subconjunctival hemorrhage
          recovered
          Non-ocular Adverse Events
          Outcome
          worsening of hypertension
          not specified
          reflux esophagitis
          not specified
          Additional Concomitant Medications
          During Study Period
          lisinopril dose increased, pantoprazole, clopidogrel, virion influenza vaccine, H1N1 vaccine

          “The week-52 photo shows resolution of the blood and lipid noted at baseline. The FA shows nearly total closure of the classic CNV but there is still some mild staining of the original central fibrovascular lesion. The OCT at week 52 shows reduction in edema and resolution of the subretinal fluid. The RPE thickening and outer retinal disruption may have contributed to the visual outcome in this patient.”

          All commentary is provided by Jason Slakter, MD.
          Baseline
          EARLY FA
          Baseline
          LATE FA
          Baseline
          Fundus Photograph
          Baseline
          OCT
          Baseline
          Week 4
          Week 12
          Week 52
          Early FA
          Baseline
          Week 52
          Late FA
          Baseline
          Week 52
          Fundus Photograph
          Baseline
          Week 52
          OCT
          Baseline
          Week 52

          Jason Slakter, MD

          The commentary on the anatomic architecture was provided by jason Slakter, MD. His reading center, Digital Angiography Reading Center (DARC), was one of two reading centers that independently interpreted thea atomic images for all patients in the VIEW 1 trial. In these patient case studies, Dr. Slakter describes the retinal structure at baseline, throughout the course of treatment with EYLEA® (aflibercept) Injection, and at week 52 based on fluorescein angiography (FA), funds photos, and time domain-optical coherence tomography (TD-OCT) images.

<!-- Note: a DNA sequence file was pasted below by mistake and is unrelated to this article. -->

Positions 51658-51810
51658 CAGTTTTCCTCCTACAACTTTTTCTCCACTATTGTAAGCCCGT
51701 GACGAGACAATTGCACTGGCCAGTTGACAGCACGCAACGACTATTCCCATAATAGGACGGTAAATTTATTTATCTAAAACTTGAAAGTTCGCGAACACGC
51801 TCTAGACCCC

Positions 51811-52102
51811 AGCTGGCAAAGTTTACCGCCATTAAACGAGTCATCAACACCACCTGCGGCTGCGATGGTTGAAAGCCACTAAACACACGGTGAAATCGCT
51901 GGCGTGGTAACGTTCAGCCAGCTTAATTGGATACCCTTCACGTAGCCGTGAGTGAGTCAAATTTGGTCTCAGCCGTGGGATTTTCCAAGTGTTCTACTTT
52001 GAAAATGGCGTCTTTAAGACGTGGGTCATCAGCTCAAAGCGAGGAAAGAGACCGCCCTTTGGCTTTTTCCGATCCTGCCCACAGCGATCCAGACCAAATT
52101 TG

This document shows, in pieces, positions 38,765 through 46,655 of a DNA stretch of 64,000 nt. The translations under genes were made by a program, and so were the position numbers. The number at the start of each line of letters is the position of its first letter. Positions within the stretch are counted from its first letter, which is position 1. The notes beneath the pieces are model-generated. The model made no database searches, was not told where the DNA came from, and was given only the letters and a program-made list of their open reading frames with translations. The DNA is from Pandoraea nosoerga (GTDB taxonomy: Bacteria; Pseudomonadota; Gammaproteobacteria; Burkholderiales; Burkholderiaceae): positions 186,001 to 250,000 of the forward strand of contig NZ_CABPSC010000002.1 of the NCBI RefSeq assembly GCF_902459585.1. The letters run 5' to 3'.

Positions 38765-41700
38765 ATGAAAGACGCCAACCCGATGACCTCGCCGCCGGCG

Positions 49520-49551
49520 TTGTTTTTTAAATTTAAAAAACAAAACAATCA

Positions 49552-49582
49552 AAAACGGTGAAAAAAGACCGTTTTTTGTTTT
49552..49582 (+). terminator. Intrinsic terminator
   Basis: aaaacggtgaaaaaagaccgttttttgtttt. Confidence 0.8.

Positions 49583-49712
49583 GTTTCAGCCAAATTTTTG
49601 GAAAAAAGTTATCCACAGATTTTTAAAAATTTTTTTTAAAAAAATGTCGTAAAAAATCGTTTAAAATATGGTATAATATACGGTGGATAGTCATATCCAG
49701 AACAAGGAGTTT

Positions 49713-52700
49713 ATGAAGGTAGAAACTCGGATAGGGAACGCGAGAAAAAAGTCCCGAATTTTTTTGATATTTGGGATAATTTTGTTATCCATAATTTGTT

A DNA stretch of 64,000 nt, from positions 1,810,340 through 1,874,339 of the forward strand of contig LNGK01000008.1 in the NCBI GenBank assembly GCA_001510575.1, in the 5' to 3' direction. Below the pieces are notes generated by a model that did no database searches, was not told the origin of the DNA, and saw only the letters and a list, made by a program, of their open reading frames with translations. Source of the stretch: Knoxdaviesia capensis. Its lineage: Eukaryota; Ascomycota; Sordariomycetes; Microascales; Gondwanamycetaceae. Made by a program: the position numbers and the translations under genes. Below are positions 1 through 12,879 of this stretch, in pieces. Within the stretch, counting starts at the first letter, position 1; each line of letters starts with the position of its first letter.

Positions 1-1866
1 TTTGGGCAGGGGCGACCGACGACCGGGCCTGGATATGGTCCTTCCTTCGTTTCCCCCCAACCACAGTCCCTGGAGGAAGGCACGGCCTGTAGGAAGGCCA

Note: These are case examples that retinal specialists might encounter in clinical practice.

          Dr. Slakter was compensated by Regeneron to discuss the clinical data in the patient case studies.

          This information reflects the opinion of an individual medical expert and should not be construed as evidence-based guidelines or as Regeneron recommendations. THis information is not intended to serve as a substitute for independent medical judgment.

          EYLEA is indicated for the treatment of patients with Neovascular (Wet) Age-related Macular Degeneration.

          EYLEA is contraindicated in patients with ocular or periocular infections, active intraocular inflammation, or known hypersensitivity to aflibercept or to any of the excipients in EYLEA.

          In the Wet AMD clinical studies, anatomic measures of disease activity improved similarity in all treatment groups from baseline to week 52. Anatomic data were not used to influence treatment decisions.

          Coming Soon

          IMPORTANT SAFETY INFORMATION
          +
          • EYLEA® (aflibercept) Injection is contraindicated in patients with ocular or periocular infections, active intraocular inflammation, or known hypersensitivity to aflibercept or to any of the excipients in EYLEA.
          • Intravitreal injections, including those with EYLEA, have been associated with endophthalmitis and retinal detachments. Proper aseptic injection technique must always be used when administering EYLEA. Patients should be instructed to report any symptoms suggestive of endophthalmitis or retinal detachment without delay and should be managed appropriately. Intraocular inflammation has been reported with the use of EYLEA.